Health and medicine
- What is the flu?
- Catching and spreading the flu
- When flu viruses attack!
- Three types of flu
- Naming the flu: H-something, N-something
- Testing for the flu
- Antiviral drugs for the flu
- Genetic shift in flu
- Flu vaccine efficacy
- Flu shift and drift
- Two flu vaccines (TIV and LAIV)
- Flu vaccine risks and benefits
- Making flu vaccine each year
- 5 common flu vaccine excuses
- Vaccines and the autism myth - part 1
- Vaccines and the autism myth - part 2
- Flu surveillance
Learn how flu viruses get into and out of your cells using Hemagglutinin and Neuraminidase proteins on their surface. Rishi is a pediatric infectious disease physician and works at Khan Academy. These videos do not provide medical advice and are for informational purposes only. The videos are not intended to be a substitute for professional medical advice, diagnosis or treatment. Always seek the advice of a qualified health provider with any questions you may have regarding a medical condition. Never disregard professional medical advice or delay in seeking it because of something you have read or seen in any Khan Academy video. Created by Rishi Desai.
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- Why do human cells have sialic acid on the surface if it helps viruses get inside?(35 votes)
- Sialic acid binds proteins that allow cells to bind to other cells. This binding is extremely important. When cells are damaged, the proteins bound to sialic acid act as a homing beacon for leukocytes. These leukocytes can then initiate the tissue repair process.(30 votes)
- What's the difference between DNA and RNA? Also, why do some viruses look like robot spider or like a lantern with legs?(7 votes)
- The sugar in DNA is called deoxyribose. The sugar in RNA is called ribose.
RNA is a single strand of nucleotides. DNA is made of two strands of nucleotides.
DNA is a double helix with hydrogen bonds linking the nitrogen bases. RNA is a linear strand with no hydrogen bonds.
The bases of DNA are: Adenine, Thymine, Cytosine, and Guanine. The bases of RNA are: Adenine, Uracil, Cytosine, and Guanine.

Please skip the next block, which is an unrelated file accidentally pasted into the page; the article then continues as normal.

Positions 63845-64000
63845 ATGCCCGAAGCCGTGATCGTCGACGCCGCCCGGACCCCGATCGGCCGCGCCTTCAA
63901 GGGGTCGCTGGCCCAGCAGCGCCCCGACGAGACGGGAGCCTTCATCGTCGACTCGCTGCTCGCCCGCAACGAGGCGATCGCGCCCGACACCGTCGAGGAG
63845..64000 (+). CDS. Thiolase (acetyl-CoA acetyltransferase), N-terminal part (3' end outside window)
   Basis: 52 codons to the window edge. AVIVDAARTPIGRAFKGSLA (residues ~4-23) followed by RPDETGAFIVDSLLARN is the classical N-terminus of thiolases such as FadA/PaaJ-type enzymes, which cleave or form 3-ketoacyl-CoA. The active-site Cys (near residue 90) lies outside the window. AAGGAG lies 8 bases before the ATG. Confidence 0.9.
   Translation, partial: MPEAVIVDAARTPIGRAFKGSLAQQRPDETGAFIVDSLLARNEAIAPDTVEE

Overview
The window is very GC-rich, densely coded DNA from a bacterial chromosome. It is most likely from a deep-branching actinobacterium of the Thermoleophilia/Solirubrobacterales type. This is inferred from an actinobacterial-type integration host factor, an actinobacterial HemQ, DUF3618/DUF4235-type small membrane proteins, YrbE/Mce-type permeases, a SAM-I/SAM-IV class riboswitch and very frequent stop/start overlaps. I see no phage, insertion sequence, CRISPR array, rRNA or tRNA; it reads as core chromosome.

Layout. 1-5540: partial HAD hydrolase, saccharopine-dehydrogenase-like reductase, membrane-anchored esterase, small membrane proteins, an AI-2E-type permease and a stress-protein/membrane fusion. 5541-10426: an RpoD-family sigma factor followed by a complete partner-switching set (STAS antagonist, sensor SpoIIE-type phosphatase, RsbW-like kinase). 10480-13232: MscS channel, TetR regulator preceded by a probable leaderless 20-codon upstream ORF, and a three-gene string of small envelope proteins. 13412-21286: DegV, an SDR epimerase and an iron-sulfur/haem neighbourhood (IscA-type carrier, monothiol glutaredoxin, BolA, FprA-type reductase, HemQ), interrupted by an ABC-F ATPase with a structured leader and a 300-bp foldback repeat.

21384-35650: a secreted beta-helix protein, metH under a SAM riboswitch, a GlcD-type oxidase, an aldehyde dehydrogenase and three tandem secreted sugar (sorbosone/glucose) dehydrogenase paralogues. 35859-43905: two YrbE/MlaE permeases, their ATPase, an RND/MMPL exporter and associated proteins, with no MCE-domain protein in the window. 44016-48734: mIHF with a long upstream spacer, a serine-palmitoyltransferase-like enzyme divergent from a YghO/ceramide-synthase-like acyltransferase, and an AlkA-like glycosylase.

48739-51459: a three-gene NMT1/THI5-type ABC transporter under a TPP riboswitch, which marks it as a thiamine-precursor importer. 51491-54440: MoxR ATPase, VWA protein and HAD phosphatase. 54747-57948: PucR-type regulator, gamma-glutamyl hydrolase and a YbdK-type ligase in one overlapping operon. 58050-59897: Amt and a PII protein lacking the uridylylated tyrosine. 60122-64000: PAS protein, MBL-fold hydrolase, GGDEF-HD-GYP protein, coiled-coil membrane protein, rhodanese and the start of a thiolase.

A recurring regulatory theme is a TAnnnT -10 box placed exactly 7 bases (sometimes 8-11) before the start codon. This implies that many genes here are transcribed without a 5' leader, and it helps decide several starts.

RNA does not have Thymine, and DNA does not have Uracil.
In DNA, Adenine pairs with Thymine while Cytosine pairs with Guanine. In RNA,
Adenine pairs with Uracil instead, while Cytosine pairs with Guanine.
DNA is found only in the nucleus. RNA can be found in the nucleus or cytoplasm of a cell.
DNA's main function is to control cell activities, like telling each organelle what to make and what to do. RNA's main function is to make proteins.
and the reason they look different is the type of proteins, layers, and the way they get inside, get out, and more(8 votes)
- Can't our immune system become invincible and indestructible even with the help of drugs?(3 votes)
- interesting question indeed!
no,unfortunately.because the're is ALWAYS some bacterium left to still do damage to it.drugs just helps to make the disease or bacterium "weak".and yes,sometimes it kills it off,that's true.
but don't worry,there is always another chance:plenty more to come and continue the "mission impossible"-destroy and weaken your immune system.
If you have a healthy lifestyle,that's the biggest weapon you can get to fight diseases off,it works better than drugs.As the saying goes....
:prevention is better than cure!
hope this helps you^^!(5 votes)
- How big is the virus compared to the human cell?(2 votes)
- I know this was not part of the video but it is very closely related. I am confused about the order of the actions that get a virus to the nucleus. If a virus gets into a cell by the process of endocytosis, then it is in a vacuole, right? Ya, so if in order to get out of the vacuole the PH has to drop which occurs when it nears the nucleus, does the virus hijack the cell's motor proteins to get to the nucleus before or after it escapes the vacuole? And if it hijacks one after it escapes the vacuole, then how does it near the nucleus by its self in order for the PH to drop?(4 votes)